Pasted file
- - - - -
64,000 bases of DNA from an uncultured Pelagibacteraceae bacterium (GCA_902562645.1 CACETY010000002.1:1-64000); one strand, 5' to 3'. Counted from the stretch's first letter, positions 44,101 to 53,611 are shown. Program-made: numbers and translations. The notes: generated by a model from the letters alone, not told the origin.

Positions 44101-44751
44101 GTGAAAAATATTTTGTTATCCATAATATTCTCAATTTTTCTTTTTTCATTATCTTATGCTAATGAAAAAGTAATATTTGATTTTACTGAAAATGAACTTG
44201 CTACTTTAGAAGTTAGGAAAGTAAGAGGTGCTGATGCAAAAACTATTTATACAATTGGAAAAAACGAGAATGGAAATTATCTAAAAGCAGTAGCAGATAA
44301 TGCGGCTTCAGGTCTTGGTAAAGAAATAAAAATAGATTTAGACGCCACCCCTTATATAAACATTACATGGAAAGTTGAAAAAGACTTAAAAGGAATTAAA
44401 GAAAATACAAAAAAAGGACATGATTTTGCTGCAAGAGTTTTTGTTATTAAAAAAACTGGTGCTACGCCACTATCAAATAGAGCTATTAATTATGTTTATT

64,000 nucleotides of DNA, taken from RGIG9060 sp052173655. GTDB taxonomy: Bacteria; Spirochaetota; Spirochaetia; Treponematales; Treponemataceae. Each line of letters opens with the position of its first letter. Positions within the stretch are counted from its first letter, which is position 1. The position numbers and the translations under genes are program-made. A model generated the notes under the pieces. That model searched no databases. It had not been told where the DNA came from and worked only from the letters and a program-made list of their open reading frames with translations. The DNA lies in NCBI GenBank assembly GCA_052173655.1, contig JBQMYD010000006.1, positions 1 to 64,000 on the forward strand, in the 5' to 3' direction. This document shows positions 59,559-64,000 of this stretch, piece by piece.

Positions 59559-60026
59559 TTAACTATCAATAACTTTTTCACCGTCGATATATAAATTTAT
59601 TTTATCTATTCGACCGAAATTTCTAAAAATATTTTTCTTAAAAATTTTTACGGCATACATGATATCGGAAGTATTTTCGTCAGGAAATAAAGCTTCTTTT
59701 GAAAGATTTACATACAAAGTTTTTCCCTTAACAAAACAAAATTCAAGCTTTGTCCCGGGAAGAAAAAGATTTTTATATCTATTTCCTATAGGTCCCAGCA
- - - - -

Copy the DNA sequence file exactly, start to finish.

64,000 bases of DNA from an uncultured Pelagibacteraceae bacterium (GCA_902562645.1 CACETY010000002.1:1-64000); one strand, 5' to 3'. Counted from the stretch's first letter, positions 44,101 to 53,611 are shown. Program-made: numbers and translations. The notes: generated by a model from the letters alone, not told the origin.

Positions 44101-44751
44101 GTGAAAAATATTTTGTTATCCATAATATTCTCAATTTTTCTTTTTTCATTATCTTATGCTAATGAAAAAGTAATATTTGATTTTACTGAAAATGAACTTG
44201 CTACTTTAGAAGTTAGGAAAGTAAGAGGTGCTGATGCAAAAACTATTTATACAATTGGAAAAAACGAGAATGGAAATTATCTAAAAGCAGTAGCAGATAA
44301 TGCGGCTTCAGGTCTTGGTAAAGAAATAAAAATAGATTTAGACGCCACCCCTTATATAAACATTACATGGAAAGTTGAAAAAGACTTAAAAGGAATTAAA
44401 GAAAATACAAAAAAAGGACATGATTTTGCTGCAAGAGTTTTTGTTATTAAAAAAACTGGTGCTACGCCACTATCAAATAGAGCTATTAATTATGTTTATT

64,000 nucleotides of DNA, taken from RGIG9060 sp052173655. GTDB taxonomy: Bacteria; Spirochaetota; Spirochaetia; Treponematales; Treponemataceae. Each line of letters opens with the position of its first letter. Positions within the stretch are counted from its first letter, which is position 1. The position numbers and the translations under genes are program-made. A model generated the notes under the pieces. That model searched no databases. It had not been told where the DNA came from and worked only from the letters and a program-made list of their open reading frames with translations. The DNA lies in NCBI GenBank assembly GCA_052173655.1, contig JBQMYD010000006.1, positions 1 to 64,000 on the forward strand, in the 5' to 3' direction. This document shows positions 59,559-64,000 of this stretch, piece by piece.

Positions 59559-60026
59559 TTAACTATCAATAACTTTTTCACCGTCGATATATAAATTTAT
59601 TTTATCTATTCGACCGAAATTTCTAAAAATATTTTTCTTAAAAATTTTTACGGCATACATGATATCGGAAGTATTTTCGTCAGGAAATAAAGCTTCTTTT
59701 GAAAGATTTACATACAAAGTTTTTCCCTTAACAAAACAAAATTCAAGCTTTGTCCCGGGAAGAAAAAGATTTTTATATCTATTTCCTATAGGTCCCAGCA